Black Desert is a really exceptional MMORPG, and during the year’s first half I played it almost exclusively.

Our corp joining NC Dot in May gave us another big push to play some EVE again though, and it was a pretty fun ride. Lakisa and I didn’t want it to end either, but many corp members didn’t like living in null sec as much as they’d imagined and left, so leadership decided to leave the alliance again. Unfortunately that whole thing was handled very badly by our CEO in our opinion, which made us pretty unhappy. Thus we ultimately left the Cookies after over two years. Lakisa joined one of NC Dot’s corps, Blank Space, and is still having fun in null sec. I haven’t played EVE since.


In August a seemingly minor article over at Massively OP made me finally try out Warframe, and I liked it from the start. I see many parallels to Path of Exile here, which is always a good thing, just in the form of a 3rd person shooter. It’s great!


That same August also gave us the announcement of ArcheAge Unchained. I dismissed it as just another cheap attempt to rob us blind at first, but as time went on and its release drew nearer I couldn’t resist and tried to inform myself about it.

Well, I’ll be damned! It’s the real deal, and it’s awesome.

If it works, that is.

By now it mostly does though, and we’re having a lot of fun. I played it every day and didn’t touch anything else for the rest of the year.

Honorable non-MMO mentions


Despite my huge fondness of the genre I didn’t only play MMORPGs and MMOs during these ten years of course. I won’t (and probably can’t) name all other games I’ve played, but the ones I liked the most, in no particular order, are:

The Uncharted series (2 and 3 are the best), Resident Evil 2 Remake, Limbo, Inside, GTA V, Heavy Rain, Vampire: Bloodlines (playthroughs four to six or something), Batman: Arkham Asylum & City, Assassin’s Creed: Brotherhood, Overwatch, StarCraft 2.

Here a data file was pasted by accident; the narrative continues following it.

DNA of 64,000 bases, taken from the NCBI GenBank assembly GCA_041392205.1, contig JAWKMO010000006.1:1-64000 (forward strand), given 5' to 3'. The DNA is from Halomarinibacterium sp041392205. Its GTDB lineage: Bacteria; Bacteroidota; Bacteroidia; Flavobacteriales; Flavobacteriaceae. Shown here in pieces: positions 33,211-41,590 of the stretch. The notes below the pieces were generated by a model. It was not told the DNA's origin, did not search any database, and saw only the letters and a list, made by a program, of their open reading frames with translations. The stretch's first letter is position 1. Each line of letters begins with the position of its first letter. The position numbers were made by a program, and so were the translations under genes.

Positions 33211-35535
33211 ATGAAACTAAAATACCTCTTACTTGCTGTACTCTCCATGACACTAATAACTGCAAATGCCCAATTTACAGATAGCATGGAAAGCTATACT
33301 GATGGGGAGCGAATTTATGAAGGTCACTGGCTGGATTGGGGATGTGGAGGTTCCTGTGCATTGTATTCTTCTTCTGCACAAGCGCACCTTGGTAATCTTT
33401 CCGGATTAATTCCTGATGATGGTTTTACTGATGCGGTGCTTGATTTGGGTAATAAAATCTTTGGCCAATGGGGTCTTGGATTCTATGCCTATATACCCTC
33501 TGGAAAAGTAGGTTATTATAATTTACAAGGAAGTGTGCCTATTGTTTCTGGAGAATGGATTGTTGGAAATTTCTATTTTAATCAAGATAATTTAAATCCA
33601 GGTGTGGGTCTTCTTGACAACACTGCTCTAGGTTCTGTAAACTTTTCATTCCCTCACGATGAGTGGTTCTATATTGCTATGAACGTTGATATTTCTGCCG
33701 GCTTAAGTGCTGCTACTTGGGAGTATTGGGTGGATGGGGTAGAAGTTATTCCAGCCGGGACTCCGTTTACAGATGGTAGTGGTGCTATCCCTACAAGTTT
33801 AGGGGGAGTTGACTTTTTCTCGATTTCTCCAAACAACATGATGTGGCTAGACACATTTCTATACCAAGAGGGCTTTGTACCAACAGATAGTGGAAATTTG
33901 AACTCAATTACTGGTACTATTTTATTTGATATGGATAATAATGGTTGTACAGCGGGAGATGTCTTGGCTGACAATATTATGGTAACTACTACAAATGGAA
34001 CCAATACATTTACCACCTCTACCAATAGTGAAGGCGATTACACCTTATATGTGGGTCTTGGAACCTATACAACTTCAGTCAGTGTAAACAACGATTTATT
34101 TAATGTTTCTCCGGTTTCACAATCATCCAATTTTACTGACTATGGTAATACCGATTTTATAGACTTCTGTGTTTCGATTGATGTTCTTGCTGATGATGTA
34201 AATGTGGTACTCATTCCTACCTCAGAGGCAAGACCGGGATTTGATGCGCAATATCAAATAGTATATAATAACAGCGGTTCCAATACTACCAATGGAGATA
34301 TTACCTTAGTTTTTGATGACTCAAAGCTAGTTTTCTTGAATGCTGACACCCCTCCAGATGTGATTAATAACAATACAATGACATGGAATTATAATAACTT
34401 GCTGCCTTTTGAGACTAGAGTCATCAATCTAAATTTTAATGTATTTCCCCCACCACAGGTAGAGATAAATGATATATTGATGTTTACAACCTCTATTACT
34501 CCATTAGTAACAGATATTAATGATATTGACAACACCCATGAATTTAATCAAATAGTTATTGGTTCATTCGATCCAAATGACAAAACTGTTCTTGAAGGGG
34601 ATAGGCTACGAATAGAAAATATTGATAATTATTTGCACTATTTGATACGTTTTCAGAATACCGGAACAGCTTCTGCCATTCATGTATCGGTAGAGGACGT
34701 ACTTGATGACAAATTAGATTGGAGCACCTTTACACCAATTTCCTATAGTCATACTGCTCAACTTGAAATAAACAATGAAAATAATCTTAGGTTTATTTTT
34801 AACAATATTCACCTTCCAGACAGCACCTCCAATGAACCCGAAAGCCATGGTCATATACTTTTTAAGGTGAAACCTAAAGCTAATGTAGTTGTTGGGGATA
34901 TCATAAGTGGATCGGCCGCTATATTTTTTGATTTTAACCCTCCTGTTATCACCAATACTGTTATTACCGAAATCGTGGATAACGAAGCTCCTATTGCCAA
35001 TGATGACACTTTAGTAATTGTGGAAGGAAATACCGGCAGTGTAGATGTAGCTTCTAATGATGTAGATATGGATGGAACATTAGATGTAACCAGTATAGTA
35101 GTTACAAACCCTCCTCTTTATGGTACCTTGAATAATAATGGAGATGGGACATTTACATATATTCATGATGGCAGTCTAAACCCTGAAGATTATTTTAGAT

Here’s to the next ten years of gaming!

R.I.P. Marvel Heroes

I know, I know, it’s been almost two years since Marvel Heroes was shut down unceremoniously by our cruel overlords at Disney. What’s more, I’ve never actually talked about the game here before. So why now?

Well, since I’m currently quite hyped for Lost Ark but can’t play it yet – Naithin’s glowing tales about the game don’t make it any easier either – I was looking for a somewhat similar substitute (an accidental alliteration, awesome). That’s when I realized that of all games I’ve ever played Marvel Heroes might have been the one with the most similarities to Lost Ark, at least in some regards.

Of course I can’t play MH either, what with it having been shut down and all. Sucks to be me I guess.

Anyway, what I can do is give the game a proper, if belated, fairwell. It’s the least it deserves because it was a really great game, and whatever reasons they had for pulling the plug, the gaming world is the poorer for it.


By all accounts the game wasn’t actually that good when it released in 2013. I wouldn’t know because I only started to play in July 2015, and it had been heavily improved upon by then. I picked Iron Man as my first hero and had a blast from the get-go.

Of course the MCU train had accelerated to full speed at that time and I was eager to play my favourite heroes, so the game obviously got bonus points for that. But to give credit where it’s due, they got the look and feel of characters like Captain America, The Punisher and the aforementioned Iron Man just right in my opinion.